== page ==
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Name Game
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Grand Rapids, MI
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Who controls the internet?

The International Telecommunication Union is holding its first global conference for 14 years in Dubai in December.
Have you ever noticed that wherever you are in the world, every telephone keypad looks the same? Or wondered why satellites don't crash into each other? Or why you dial 64 to reach New Zealand, but 65 for Singapore? These are some of the mundane but essential logistical achievements of the International Telecommunication Union, a specialist UN agency that dates back to 1865.

Yet as it gears up for its first global conference in 14 years, the ITU has found itself under unprecedented attack. The first assailant is the powerful US technology lobby. Companies, including Google, are claiming that new ITU proposals would mean internet companies paying hefty fees to local telecoms companies, reigniting historic tensions between US internet giants and incumbent telecoms firms across the world.

But that's not the only battle that will be played out this December when the ITU's 193 member states gather in Dubai. Russia and China have been explicit in their goal of taking control of the internet away from the US, while developing countries feel the western technology hegemony is limiting their economic opportunities. With the world's internet population predicted to reach 3.4 billion by 2016, there is everything to play for.

The ITU has not helped its case. Suspected by some critics of encouraging the controversial proposals, comments by the eloquent secretary general Dr Hamadoun Touré seem designed to antagonise the US. He told Vanity Fair earlier this year: "When an invention becomes used by billions across the world, it no longer remains the sole property of one nation, however powerful that nation might be. There should be a mechanism where many countries have an opportunity to have a say."

The reaction to some of these new proposals, or ITRs, has been a comprehensive, well-organised and well-funded campaign by a cabal of powerful American corporates – including Google, Microsoft, Cisco, AT&T and Comcast. Much of the resulting media coverage of the ITU, particularly in the US, has ranged from dismissive to aggressive, labelling the low-profile union obscure and irrelevant and exploiting American animosity for the UN.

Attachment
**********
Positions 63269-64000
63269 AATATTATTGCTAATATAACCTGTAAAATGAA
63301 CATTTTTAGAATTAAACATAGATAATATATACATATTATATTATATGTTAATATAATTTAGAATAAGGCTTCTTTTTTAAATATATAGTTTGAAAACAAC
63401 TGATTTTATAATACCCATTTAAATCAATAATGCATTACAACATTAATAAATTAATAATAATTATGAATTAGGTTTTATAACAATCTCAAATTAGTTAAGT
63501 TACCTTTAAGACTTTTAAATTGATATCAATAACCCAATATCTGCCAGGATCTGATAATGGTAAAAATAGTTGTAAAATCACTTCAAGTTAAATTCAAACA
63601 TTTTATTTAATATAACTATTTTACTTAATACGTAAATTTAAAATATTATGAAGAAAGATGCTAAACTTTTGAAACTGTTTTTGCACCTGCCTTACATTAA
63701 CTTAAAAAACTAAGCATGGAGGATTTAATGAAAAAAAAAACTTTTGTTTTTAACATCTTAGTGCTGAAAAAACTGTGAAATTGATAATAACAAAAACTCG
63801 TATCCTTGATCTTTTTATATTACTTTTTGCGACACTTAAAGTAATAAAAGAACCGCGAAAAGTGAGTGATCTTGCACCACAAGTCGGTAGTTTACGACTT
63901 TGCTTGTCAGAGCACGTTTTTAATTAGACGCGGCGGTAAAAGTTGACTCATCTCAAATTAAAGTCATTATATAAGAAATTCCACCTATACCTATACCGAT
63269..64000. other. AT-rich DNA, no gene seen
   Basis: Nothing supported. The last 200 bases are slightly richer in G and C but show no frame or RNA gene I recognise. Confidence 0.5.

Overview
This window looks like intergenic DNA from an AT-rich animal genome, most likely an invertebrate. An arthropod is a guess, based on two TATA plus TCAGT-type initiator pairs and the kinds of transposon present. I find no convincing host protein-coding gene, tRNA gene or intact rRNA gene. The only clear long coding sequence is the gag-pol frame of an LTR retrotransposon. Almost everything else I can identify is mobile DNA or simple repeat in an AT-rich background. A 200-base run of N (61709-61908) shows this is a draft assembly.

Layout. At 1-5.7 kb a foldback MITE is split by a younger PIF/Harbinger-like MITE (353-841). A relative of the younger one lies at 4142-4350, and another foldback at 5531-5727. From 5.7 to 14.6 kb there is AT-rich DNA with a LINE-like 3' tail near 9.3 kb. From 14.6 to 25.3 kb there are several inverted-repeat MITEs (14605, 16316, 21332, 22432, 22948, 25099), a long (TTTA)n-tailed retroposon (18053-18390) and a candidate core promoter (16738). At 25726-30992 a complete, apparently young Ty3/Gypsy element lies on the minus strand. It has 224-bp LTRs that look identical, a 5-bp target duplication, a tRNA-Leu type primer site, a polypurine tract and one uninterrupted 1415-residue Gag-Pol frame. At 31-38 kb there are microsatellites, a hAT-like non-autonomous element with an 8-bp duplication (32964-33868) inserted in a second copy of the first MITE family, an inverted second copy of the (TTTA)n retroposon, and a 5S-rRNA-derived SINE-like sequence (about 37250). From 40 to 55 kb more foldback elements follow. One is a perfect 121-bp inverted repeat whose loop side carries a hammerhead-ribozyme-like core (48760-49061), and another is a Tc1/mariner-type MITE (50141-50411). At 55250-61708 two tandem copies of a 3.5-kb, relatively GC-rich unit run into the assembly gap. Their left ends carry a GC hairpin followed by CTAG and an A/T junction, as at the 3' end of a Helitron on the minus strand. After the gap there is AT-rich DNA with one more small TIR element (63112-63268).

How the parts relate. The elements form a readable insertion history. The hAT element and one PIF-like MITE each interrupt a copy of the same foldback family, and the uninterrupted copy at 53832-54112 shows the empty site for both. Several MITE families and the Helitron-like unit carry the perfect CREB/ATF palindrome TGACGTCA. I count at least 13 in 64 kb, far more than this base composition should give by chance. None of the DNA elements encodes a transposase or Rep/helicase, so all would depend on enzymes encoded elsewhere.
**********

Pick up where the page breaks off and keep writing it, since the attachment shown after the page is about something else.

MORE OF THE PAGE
»www.guardian.co.uk/technology/20···internet
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StuartMW
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... comments by the eloquent secretary general Dr Hamadoun Touré seem designed to antagonise the US. He told Vanity Fair earlier this year: "When an invention becomes used by billions across the world, it no longer remains the sole property of one nation, however powerful that nation might be. There should be a mechanism where many countries have an opportunity to have a say."

Sounds like a UN representative.

Translated--just because the US invented the internet and US companies, for the most part, developed it and made it available to the masses doesn't mean you have the right to control it. Property rights? Huh?
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Msradell
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reply to Name Game

It sounds like they're going to screw up a system that is doing very well without government intervention! The Internet was started by academic entities and has grown from there. Governments were not involved in its conception you don't need to be now.



StuartMW
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said by Msradell:

Governments were not involved in its conception you don't need to be now.

I guess that depends on your viewpoint. DARPA (funded by the US military and hence gummint) came up with the protocols etc that form the internet.

»www.darpa.mil/about/history/history.aspx
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Woody79_00
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reply to Name Game

personally...the USA needs to tell the ITU, Russia, and China to just go pound salt.....if the UN ends up voting to remove our control, then we should just withdraw from the UN and cut the internet cord connecting us to Europe, Asia and everywhere else.

Then we can "make exclusive deals" to connect to countries that want to do business with good faith, and don't want to act assine like the ITU wants to.

I say let them have it...we can build our own network and decide who and what gets connected to it...who cares about the rest of the world...the rest of the world will find out the internet is useless without the USA connected to it.



Woody79_00
I run Linux am I still a PC?
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united state

Also This will prevent China, Russia and others from stealing our IP and trying to hack our infastructure...its a win-win



AVD
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reply to Msradell

said by Msradell:

It sounds like they're going to screw up a system that is doing very well without government intervention! The Internet was started by academic entities and has grown from there. Governments were not involved in its conception you don't need to be now.

Only factual if you consider DARPA as an academic entity.
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StuartMW
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Thank you for repeating my point

»Re: Who controls the internet?